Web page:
In previous blog postings, I lament the fact that governments are slow to pick up on implementing Innovation Zones. On reflection, I realize –as is often the case – the problem perhaps related in our groups inability to provide a more precise vision of what an Innovation Zone could look like.
Compounding the problem is the fact that Innovation by its nature implies risk-taking. Government entities (and some philanthropic institutions) tend to be risk averse.
I have struggled with the question how can philanthropy play a role in galvanizing the community around the idea of implementing zones where we can do something about the many glaring inefficiencies we see in our local governments. I continue to be intrigued by Innovation Zones. Some municipalities have introduced Innovation Zones but these are typically involve tax incentives between public and private entities to attract new businesses into towns. The Innovation Zone I propose of are not to attract new business, but change the ineffective ‘business as usual approach to public management. These Innovation Zones engage the public, private, university and nonprofit sector in a zone (virtual and real) to demonstrate new collaborations that will result in cost savings and produce greater efficiencies in service delivery. I hope that soon philanthropy will help to develop just one as a demonstration site that can be replicated in many other communities across the country.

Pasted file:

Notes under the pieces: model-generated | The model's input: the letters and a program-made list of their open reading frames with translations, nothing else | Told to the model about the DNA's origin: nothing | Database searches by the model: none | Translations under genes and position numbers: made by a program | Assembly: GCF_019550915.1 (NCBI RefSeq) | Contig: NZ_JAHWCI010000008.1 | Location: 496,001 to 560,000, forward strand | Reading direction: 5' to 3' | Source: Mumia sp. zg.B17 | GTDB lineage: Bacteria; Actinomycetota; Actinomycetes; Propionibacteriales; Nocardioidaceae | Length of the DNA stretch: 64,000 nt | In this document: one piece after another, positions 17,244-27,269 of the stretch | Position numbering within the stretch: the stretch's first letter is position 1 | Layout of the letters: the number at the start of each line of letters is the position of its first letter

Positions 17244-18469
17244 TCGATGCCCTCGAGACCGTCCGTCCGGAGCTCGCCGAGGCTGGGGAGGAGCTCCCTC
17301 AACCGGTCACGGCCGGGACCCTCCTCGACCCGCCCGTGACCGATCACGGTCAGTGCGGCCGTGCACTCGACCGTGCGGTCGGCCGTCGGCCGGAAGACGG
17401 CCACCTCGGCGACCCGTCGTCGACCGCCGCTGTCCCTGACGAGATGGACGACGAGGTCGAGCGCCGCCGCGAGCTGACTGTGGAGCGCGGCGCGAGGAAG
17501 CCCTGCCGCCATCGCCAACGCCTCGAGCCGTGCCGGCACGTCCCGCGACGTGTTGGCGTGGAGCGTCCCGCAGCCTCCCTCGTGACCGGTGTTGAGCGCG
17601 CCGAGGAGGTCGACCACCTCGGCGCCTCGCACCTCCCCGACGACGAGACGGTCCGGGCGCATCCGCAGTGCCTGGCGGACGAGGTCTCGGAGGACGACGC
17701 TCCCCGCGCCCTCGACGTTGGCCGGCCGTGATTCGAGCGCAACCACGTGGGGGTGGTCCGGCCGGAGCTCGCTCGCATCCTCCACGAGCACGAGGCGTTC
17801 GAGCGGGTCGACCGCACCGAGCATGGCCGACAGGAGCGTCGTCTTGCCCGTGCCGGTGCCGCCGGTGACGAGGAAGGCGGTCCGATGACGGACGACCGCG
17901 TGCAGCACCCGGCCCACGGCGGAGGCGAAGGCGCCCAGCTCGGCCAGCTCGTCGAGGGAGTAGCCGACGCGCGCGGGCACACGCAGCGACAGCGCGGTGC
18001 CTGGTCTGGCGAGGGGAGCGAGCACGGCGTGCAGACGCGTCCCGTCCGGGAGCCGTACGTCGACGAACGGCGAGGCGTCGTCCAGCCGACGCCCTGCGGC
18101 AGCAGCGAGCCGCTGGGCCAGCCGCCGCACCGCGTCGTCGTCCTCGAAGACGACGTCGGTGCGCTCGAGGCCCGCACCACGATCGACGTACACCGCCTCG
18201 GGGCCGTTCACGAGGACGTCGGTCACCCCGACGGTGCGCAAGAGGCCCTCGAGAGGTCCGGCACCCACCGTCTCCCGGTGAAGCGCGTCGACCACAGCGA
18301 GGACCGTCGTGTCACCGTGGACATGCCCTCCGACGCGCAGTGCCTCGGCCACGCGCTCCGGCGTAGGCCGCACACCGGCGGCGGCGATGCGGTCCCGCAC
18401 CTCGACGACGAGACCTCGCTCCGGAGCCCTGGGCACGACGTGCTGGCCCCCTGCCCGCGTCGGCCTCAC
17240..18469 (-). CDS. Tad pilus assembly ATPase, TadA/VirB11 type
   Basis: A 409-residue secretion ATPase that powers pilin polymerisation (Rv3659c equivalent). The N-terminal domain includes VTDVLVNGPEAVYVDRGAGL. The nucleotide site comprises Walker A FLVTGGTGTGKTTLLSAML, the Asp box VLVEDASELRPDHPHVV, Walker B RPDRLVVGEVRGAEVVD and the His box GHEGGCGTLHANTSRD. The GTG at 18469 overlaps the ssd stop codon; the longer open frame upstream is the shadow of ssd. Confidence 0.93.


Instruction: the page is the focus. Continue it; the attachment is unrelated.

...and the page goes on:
I am going to attempt to answer for myself the following questions. Anyone reading this blog is welcome to comment and perhaps provide answer I cannot see at this point.
- What is an innovation zone mean?
- How does one create and foster innovation zones?
- What is the goal of an innovation Zone?
Innovation is an approach to a problem. Foundations and the nonprofits they serve, have a huge problem on their hands – an economic recession unlike any in recent memory. Philanthropic dollars no matter how large constitute a mere fraction of what it actually costs for non profit organizations to do business. Government monies in one form or another constitute the bulk of operations for schools, state agencies and the non-profits we work with each day.
The economic meltdown of 2008-2009 had a catastrophic effect on State budgets. The Ohio 2009-2010 budget shows unprecedented cuts in social services and in education. A local school superintendent told his school board last night, “What hit Wall Street a few years ago, is only now beginning to hit us. We are in a crisis.” Even though the market seems to be making modest recovery, the government and nonprofit sectors are in a crisis that demands new and creative approaches to the way things have always been done. The Cleveland Plain Dealer reported on a recent survey by the Business Volunteers Unlimited (BVU) that revealed
… of 103 local nonprofits, conducted by Business Volunteers Unlimited and the Nonprofit Finance Fund, found that 36 percent reported ending the most recent fiscal year with an operating deficit, and 32 percent predicted a deficit for the current year. The survey represents a tiny slice of the thousands of nonprofits registered in Cuyahoga County.